Theater Review: FOUR CLOWNS and STANDING ON CEREMONY: THE GAY MARRIAGE PLAYS (L.A. – Hollywood)

by Harvey Perr on May 20, 2011

in Theater-Los Angeles

Post image for Theater Review: FOUR CLOWNS and STANDING ON CEREMONY: THE GAY MARRIAGE PLAYS (L.A. – Hollywood)

ONCE-A-WEEK

Monday nights at 8:00 p.m. at the L.A. Gay and Lebian Center’s Lily Tomlin/Jane Wagner Cultural Arts Center (The Renberg Theatre):

Four Clowns at Sacred Fools and Standing On Ceremony: The Gay Marriage Plays at the L.A. Gay and Lebian Center’s Lily Tomlin/Jane Wagner Cultural Arts Center (The Renberg Theatre)  If you’d like to take a pleasant leisurely stroll down a very narrow path abloom with fresh wildflowers and strewn with patches of weeds, I recommend Standing On Ceremony: The Gay Marriage Plays. What’s puzzling here is how a subject as controversial as same-sex marriage should yield such a lightweight middlebrow entertainment. But if you call upon nine playwrights to contribute nine ten-minute plays – as director Brian Shnipper, who conceived the idea, has done – it should come as no surprise that the evening will vary in quality. Most of the playlets preach to the choir, which is also not unexpected. Also, alas, these plays are not performed, they are read. Since these are, in truth, extended sketches, more anecdotal than theatrical, more verbal than dramatic, a “reading,” which is a fairly new phenomenon (allowing for simple sets and name actors who might not commit to a full production), is not necessarily a bad idea. But a reading is not a performance and, no matter how crisply professional the actors are –and the cast I saw was all that – what you get is indication and gesture rather than the nuances and subtle shadings of character you might expect from a full-out performance.

Four Clowns at Sacred Fools and Standing On Ceremony: The Gay Marriage Plays at the L.A. Gay and Lebian Center’s Lily Tomlin/Jane Wagner Cultural Arts Center (The Renberg Theatre)Oddly enough, it works best when the material is more superficial. Julie Hagerty seemed to be having a grand old time mining the possibility of comic gold in Paul Rudnick’s otherwise silly trifle, “The Gay Agenda,” playing a woman who is infinitely more homophobic than she knows. And in Doug Wright’s “On Facebook,” which amasses a series of Facebook “comments” on the subject, the actors are quite fine in getting all there is to get in a work whose clever conceit far surpasses its content. And José Rivera’s “Pablo and Andrew at the Altar of Words” has a lot of fun with wordplay during the course of a marriage ceremony that brings out the best in its talented actors.

Four Clowns at Sacred Fools and Standing On Ceremony: The Gay Marriage Plays at the L.A. Gay and Lebian Center’s Lily Tomlin/Jane Wagner Cultural Arts Center (The Renberg Theatre)  But the best plays of the evening – “London Mosquitoes” by Moisés Kaufman, which is a poignant and deeply felt elegy for a long-time lover who has died before he and his partner could finally be legally married; and Neil LaBute’s “Strange Fruit,” which balances, with brilliance and edge, the joy of getting married with the tragedy of prejudice – demand more get-down-there-in-the-muck human complexity than they receive.

Standing On Ceremony has style, but there are times when style just isn’t enough. An evening like this should shake us up and make us think and feel and give us arguments to chew upon in the midnight of our souls.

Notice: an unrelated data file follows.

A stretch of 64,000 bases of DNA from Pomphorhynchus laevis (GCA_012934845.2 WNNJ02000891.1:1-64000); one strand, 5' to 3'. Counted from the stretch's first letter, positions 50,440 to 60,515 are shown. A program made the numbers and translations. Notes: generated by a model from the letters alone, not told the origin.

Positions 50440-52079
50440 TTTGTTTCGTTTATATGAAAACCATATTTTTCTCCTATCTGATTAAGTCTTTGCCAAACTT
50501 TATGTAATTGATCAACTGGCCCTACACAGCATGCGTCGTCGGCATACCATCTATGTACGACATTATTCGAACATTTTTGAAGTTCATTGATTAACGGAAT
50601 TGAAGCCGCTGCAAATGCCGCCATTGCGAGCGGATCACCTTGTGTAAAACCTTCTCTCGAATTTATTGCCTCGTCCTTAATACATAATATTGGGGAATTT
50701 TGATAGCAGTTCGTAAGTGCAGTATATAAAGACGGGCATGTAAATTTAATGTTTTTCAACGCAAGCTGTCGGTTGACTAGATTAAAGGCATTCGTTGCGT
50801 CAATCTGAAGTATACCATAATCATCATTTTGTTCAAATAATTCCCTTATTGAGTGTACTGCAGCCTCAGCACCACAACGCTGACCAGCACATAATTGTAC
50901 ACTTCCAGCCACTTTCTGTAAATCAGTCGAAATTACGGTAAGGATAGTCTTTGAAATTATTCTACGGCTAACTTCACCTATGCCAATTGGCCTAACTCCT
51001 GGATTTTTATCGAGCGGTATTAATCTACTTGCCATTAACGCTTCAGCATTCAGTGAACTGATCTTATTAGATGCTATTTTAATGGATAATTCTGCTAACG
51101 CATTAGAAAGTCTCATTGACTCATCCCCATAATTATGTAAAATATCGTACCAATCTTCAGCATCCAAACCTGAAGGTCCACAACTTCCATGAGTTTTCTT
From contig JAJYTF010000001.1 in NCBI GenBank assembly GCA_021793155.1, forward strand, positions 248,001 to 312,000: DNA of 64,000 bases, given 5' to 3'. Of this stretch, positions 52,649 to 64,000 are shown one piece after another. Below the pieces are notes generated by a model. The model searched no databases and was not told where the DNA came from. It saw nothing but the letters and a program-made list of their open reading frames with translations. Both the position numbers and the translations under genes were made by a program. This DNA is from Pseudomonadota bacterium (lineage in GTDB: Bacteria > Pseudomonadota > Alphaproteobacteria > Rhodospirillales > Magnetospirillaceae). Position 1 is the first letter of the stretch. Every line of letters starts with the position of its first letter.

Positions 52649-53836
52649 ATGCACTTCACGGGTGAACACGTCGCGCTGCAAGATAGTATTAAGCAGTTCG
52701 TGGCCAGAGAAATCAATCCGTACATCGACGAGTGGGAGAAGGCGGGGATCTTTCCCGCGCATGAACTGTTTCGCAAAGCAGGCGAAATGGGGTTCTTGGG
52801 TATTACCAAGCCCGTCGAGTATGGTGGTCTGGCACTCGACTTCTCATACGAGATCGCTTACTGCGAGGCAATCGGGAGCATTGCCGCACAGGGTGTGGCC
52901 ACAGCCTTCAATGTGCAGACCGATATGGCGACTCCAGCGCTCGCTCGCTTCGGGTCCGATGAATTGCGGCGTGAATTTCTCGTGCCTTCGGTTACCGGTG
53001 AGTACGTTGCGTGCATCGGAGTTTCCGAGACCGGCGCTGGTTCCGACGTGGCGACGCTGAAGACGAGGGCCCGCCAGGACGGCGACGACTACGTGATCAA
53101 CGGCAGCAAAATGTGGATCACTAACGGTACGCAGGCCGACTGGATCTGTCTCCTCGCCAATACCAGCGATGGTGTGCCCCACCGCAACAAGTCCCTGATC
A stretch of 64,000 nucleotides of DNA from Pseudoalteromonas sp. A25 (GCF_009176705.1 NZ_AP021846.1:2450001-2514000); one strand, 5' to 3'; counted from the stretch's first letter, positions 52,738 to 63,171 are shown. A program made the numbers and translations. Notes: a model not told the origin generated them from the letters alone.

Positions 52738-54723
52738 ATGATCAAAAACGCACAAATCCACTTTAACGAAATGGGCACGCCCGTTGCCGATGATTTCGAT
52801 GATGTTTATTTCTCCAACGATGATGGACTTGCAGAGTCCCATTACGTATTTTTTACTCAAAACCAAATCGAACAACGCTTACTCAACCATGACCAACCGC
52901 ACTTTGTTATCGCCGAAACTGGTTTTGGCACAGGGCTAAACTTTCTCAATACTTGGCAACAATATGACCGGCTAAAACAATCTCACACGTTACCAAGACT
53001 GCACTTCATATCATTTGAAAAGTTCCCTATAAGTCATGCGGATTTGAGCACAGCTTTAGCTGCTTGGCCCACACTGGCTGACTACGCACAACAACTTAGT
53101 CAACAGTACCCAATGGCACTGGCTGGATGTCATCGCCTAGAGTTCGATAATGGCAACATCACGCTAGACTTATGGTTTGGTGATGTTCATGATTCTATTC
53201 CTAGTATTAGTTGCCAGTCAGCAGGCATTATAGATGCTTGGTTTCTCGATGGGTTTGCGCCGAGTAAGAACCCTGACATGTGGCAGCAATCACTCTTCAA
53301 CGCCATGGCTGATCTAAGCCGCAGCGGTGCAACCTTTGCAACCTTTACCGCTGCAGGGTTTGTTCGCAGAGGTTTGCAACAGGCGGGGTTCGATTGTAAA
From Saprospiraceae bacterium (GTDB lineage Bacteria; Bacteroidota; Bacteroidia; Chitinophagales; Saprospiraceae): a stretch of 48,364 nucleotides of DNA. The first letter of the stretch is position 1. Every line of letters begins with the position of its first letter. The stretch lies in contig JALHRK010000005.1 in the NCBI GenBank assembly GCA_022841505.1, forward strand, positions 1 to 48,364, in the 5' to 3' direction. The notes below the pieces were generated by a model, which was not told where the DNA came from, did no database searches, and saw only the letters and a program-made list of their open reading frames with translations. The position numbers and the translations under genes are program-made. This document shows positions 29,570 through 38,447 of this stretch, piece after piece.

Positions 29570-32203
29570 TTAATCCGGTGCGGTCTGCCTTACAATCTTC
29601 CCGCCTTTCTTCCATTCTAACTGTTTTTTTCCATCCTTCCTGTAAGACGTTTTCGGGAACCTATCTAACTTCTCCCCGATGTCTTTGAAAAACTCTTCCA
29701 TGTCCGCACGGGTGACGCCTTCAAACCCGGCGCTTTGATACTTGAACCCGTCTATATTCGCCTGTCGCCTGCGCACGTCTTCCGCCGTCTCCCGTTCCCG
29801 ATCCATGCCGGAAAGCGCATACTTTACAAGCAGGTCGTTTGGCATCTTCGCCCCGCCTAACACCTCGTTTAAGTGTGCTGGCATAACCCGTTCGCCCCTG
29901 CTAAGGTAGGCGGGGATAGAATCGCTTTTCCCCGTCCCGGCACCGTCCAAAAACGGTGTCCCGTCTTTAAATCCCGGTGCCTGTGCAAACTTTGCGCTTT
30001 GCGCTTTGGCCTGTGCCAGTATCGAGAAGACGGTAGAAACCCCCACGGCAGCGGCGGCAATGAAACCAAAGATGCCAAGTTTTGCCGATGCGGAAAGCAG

—————-

Friday nights at 11:00 p.m. at Sacred Fools:

Four Clowns at Sacred Fools and Standing On Ceremony: The Gay Marriage Plays at the L.A. Gay and Lebian Center’s Lily Tomlin/Jane Wagner Cultural Arts Center (The Renberg Theatre)  The four clowns who give Four Clowns its title are, separately and together, the most hilariously funny quartet you are likely to spend time with in one theater. And, boy, are they eager to share their sense of fun with you, the audience. This kind of joyous give-and-take spreads pandemonium and pleasure and it’s so contagious you might not  even notice that, behind the beautifully painted masks which hide (but not completely) their handsome faces, they have a deeply serious agenda. They want to give us, from a clown’s point of view, bristling commentary on the four ages of man (and four stages of death contained therein).

Which leads to an equally serious question: Why isn’t laughter enough?

Four Clowns at Sacred Fools and Standing On Ceremony: The Gay Marriage Plays at the L.A. Gay and Lebian Center’s Lily Tomlin/Jane Wagner Cultural Arts Center (The Renberg Theatre)  Jeremy Aluma, the budding genius who conceived the piece in collaboration with his four wonderfully nutty cohorts – Kevin Klein (Mischievous Clown), Amir Levi (Nervous Clown), Raymond Lee (Angry Clown), and Alexis Jones (Sad Clown) – and his extraordinarily talented pianist/musical director Mario Granville (whose biography could use a show of its own), has driven up the stakes by creating not a Hellzapoppin or a Laugh-In, but a sour study of what’s wrong with the world and how comedy just possibly might help us survive its worst transgressions. Admittedly, I am quite a bit older than their targeted demographic, but the serious stuff, partly written, largely improvised, seemed to this reviewer to get labored and repetitive and to run out of steam before its two hours came to an end, and yet I couldn’t stop laughing for a single minute. In the end, it was the clowning that got to me, and just thinking about some of their shenanigans puts a smile on my face.

Laughter is enough.

harveyperr @ stageandcinema.com

Four Clowns
scheduled to close June 10 at time of publication
for tickets, visit http://www.sacredfools.org/onlineboxoffice/

Standing On Ceremony: The Gay Marriage Plays
photos by Chuck Green
scheduled to close June 27 at time of publication
for tickets, visit http://www.standingonceremony.net/

Comments on this entry are closed.